Of Monsters and Men: O2 Academy Newcastle – live review
Of Monsters and Men
O2 Academy Newcastle
29th November 2015
A beguiling set from Iceland’s Of Monsters and Men, taking many by surprise with their phenomenal atmospheric sound.
Of Monsters and Men round out a mammoth sold out UK tour in Newcastle, the Icelandic folksters arrive in exquisite form garnering huge praise from across the board. Highasakite opens proceedings with the darkened stage playing host to their intriguing sound, Ingrid serenades the crowd with her ethereal vocals. It’s all a bit odd though; their overpowering sound takes us completely by surprise.
At times it’s incomprehensible and discordant, tinged with darkness augmented by poor Kate Bush impressions. Highasakite tones things down though their set takes on a more palatable vibe, they close out on an emphatic vibe. Leaving this sold out crowd hyped up. As beautiful drones soundtrack the changeover, this is the perfect calm before the storm.
Of Monsters and Men take to the stage in emphatic form, opening with the stunning sounds of Thousand Eyes. From the outset it’s clear that this is going to be unlike most evenings, the crisp clear sound raising the roof as the crowds enthusiastic reaction rings out over the top. The band instantly switches from the anthemic styling of Mountain Sound to the delicacy of Hunger.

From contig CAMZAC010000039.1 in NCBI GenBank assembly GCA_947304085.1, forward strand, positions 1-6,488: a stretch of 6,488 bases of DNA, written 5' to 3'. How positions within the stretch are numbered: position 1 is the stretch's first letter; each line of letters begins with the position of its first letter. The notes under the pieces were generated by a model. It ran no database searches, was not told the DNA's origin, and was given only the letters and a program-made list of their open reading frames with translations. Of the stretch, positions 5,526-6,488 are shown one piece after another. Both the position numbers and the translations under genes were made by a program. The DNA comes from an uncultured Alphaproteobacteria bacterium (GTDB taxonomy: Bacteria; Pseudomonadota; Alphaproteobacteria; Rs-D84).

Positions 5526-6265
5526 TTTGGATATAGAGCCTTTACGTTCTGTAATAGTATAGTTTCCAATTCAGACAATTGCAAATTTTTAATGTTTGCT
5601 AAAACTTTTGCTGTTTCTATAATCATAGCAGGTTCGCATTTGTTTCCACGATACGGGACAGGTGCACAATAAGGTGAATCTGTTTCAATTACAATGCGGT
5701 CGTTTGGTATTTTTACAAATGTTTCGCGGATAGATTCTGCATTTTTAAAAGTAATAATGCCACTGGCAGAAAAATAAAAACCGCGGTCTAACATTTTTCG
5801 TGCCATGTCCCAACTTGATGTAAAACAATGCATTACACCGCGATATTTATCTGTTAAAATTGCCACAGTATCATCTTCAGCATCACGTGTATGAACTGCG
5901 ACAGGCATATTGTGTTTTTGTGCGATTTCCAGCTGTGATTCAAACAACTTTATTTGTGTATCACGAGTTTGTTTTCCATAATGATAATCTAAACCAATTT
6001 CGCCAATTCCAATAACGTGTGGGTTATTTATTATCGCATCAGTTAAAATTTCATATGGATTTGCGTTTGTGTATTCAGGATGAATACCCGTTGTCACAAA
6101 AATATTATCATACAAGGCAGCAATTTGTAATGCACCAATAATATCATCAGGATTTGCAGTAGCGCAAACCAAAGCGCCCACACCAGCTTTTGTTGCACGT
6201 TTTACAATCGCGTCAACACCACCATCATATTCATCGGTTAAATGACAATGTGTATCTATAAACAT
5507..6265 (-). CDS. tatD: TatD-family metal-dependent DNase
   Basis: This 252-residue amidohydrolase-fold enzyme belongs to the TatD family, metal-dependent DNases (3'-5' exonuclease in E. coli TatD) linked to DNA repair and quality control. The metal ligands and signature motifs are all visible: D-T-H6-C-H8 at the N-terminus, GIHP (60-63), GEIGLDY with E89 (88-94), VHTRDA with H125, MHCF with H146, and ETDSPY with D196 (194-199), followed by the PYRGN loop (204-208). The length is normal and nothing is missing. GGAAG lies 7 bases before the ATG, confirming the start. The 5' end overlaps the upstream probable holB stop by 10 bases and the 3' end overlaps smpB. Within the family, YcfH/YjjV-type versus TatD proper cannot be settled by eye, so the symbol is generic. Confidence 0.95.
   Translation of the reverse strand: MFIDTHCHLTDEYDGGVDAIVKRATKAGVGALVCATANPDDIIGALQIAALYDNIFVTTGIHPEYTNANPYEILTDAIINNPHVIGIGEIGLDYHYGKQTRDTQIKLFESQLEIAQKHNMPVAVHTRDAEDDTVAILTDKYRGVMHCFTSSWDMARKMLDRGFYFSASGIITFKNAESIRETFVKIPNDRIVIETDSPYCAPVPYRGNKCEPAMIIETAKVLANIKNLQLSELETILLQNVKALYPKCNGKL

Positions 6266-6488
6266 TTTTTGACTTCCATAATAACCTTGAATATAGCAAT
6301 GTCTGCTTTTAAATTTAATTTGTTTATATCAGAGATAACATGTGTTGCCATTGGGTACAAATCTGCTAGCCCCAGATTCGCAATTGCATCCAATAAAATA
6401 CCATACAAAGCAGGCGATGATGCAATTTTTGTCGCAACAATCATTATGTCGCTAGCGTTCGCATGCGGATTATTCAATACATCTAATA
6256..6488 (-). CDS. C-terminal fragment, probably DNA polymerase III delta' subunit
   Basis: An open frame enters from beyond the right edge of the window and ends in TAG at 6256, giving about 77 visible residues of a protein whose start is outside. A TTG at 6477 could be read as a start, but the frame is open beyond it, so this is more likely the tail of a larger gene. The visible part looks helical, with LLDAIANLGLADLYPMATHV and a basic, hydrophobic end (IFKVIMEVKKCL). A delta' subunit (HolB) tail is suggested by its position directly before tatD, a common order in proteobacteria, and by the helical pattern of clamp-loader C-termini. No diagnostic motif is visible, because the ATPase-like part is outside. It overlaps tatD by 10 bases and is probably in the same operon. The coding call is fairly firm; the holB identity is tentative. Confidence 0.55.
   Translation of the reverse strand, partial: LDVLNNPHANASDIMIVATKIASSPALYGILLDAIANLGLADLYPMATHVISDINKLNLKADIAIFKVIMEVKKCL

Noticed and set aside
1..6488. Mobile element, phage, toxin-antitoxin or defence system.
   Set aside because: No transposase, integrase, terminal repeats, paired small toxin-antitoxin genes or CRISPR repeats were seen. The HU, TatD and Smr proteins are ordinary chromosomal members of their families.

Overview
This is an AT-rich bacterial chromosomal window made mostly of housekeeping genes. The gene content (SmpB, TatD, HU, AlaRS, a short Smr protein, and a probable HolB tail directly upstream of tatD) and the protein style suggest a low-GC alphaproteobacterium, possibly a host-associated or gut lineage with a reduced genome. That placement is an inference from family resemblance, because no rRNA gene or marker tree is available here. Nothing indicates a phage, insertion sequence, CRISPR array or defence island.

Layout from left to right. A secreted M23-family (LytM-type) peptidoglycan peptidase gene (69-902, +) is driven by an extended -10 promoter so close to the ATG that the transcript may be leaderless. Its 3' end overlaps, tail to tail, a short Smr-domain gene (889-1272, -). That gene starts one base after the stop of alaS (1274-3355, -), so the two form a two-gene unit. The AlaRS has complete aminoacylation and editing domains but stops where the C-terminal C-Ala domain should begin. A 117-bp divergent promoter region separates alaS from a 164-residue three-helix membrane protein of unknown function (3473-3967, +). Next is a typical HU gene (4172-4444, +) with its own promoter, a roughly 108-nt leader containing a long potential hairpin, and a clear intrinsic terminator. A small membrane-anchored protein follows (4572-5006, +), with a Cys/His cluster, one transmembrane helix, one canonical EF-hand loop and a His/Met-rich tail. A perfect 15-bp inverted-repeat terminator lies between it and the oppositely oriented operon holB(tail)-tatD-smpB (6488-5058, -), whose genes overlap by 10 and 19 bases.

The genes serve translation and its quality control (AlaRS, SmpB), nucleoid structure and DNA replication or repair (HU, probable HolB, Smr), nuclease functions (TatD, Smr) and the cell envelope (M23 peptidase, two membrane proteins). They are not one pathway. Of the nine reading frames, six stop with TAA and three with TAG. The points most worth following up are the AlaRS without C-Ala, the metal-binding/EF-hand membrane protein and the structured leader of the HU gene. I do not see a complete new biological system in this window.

Whilst these anthemic tracks are the obvious crowd pleasers, it’s those numbers that foster a tender atmosphere that strike a cord. Backyard is the epitome of this sound; Nanna’s ethereal vocal has everyone dumbstruck and when it’s combined with Ragnar’s dulcet tones it becomes otherworldly.
The interplay between these two exquisite singers adds to the magic of the evening, the fragility and tenderness of the lyrics as they’re cut with pounding ecstatic drums and at times funky guitars. Little Talks sends an eruption of raucous noise ringing throughout the venue, the band can be barely heard over their chanting fans.
As the main set draws to a thunderous close with members of the band adorned in Newcastle United shirts, much to the delight of the crowd, a rousing rendition of Six Weeks closes proceedings. The band then return to the stage with the beautifully dark Organs.
The definition of folk music is such a broad one and whilst this band are classed as ‘folk,’ tonight proves that they transcend this and take everything to a completely new level. With elements of fellow Icelanders Sigur Ros and exceptional pop sensibilities they produce some of the most accessible indie rock around at the moment.